Date of Award
Doctor of Philosophy (PhD)
Christopher M. Foley
Stephen M. Heinrich
Ramulu Vinnakota, Baolin Wan, Jian Zhao
Nonlinear time history analysis software and an optimization algorithm for automating design of steel frame buildings with and without supplemental passive damping systems using the risk- or performance-based seismic design philosophy are developed in this dissertation. The software package developed is suitable for conducting dynamic analysis of 2D steel framed structures modeled as shear buildings with linear/nonlinear viscous and viscoelastic dampers. Both single degree of freedom (SDOF) and multiple degree of freedom (multistory or MDOF) shear-building systems are considered to validate the nonlinear analysis engine developed. The response of both un-damped and damped structures using the 1940 EI Centro (Imperial Valley) ground motion record and sinusoidal ground motion input are used in the validation. Comparison of response simulations is made with the OpenSEES software system and analytical models based upon established dynamic analysis theory.
A risk-based design optimization approach is described and formulation of unconstrained multiple objective design optimization problem statements suitable for this design philosophy are formulated. Solution to these optimization problems using a genetic algorithm are discussed and a prototypical three story, four bay shear-building structure is used to demonstrate applicability of the proposed risk-based design optimization approach for design of moderately sized steel frames with and without supplemental damping components. All programs are developed in MATLAB environment and run on Windows XP operating system.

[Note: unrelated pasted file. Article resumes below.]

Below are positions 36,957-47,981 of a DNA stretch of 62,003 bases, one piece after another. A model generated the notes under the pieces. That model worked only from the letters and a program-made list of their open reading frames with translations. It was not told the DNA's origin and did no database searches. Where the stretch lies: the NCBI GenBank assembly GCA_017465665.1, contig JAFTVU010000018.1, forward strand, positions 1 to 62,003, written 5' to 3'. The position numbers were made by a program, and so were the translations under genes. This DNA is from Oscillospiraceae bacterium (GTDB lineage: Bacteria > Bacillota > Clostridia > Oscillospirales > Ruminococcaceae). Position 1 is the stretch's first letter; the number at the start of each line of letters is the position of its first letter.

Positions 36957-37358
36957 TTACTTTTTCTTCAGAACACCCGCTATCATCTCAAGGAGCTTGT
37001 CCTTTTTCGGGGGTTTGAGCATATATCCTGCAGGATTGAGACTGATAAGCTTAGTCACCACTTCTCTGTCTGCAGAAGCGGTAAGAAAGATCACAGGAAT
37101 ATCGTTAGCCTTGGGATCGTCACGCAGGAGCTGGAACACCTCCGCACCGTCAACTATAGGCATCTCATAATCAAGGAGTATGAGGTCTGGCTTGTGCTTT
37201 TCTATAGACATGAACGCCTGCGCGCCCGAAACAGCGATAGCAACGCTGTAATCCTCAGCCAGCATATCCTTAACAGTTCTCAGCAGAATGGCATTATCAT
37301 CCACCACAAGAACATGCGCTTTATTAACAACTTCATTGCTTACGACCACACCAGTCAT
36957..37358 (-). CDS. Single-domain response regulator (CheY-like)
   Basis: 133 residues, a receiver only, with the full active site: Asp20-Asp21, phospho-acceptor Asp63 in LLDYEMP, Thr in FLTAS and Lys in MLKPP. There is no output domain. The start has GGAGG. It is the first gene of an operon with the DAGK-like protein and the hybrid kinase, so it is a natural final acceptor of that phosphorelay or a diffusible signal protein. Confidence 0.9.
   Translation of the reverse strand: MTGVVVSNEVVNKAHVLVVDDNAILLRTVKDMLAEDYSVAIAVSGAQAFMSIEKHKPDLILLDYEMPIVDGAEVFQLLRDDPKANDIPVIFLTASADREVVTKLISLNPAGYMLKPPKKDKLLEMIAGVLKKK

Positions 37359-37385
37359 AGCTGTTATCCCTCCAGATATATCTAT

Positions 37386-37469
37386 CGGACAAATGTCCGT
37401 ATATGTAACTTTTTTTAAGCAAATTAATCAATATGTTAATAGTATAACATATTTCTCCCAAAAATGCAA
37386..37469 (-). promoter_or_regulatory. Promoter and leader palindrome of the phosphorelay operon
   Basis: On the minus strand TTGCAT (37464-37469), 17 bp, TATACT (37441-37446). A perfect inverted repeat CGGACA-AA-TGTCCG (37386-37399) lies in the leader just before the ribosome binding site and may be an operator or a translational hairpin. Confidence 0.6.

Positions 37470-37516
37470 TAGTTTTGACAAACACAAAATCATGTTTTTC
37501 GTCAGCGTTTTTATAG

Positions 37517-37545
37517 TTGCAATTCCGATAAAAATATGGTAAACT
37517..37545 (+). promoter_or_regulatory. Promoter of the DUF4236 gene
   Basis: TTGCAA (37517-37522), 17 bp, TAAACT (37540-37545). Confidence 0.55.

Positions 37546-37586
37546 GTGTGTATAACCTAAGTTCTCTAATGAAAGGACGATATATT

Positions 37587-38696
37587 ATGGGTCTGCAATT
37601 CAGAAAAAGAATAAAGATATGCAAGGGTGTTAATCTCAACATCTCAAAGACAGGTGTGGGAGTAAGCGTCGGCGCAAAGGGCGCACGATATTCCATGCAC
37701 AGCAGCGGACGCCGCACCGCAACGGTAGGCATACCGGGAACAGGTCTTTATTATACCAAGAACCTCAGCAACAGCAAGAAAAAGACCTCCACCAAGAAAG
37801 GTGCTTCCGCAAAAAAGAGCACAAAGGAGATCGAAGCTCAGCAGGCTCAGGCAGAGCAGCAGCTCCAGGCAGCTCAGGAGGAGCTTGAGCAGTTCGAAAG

A personal computer cluster with four computational nodes is set up to reduce the computing time and a description of implementation of the automated design algorithm in a cluster computing environment is provided. The prototype building structure is used to demonstrate the impact that the number of design variables has on the resulting designs and to demonstrate the impact that use of supplemental viscous and viscoelastic damping devices have on minimizing initial construction cost and minimizing expected annual loss due to seismic hazard.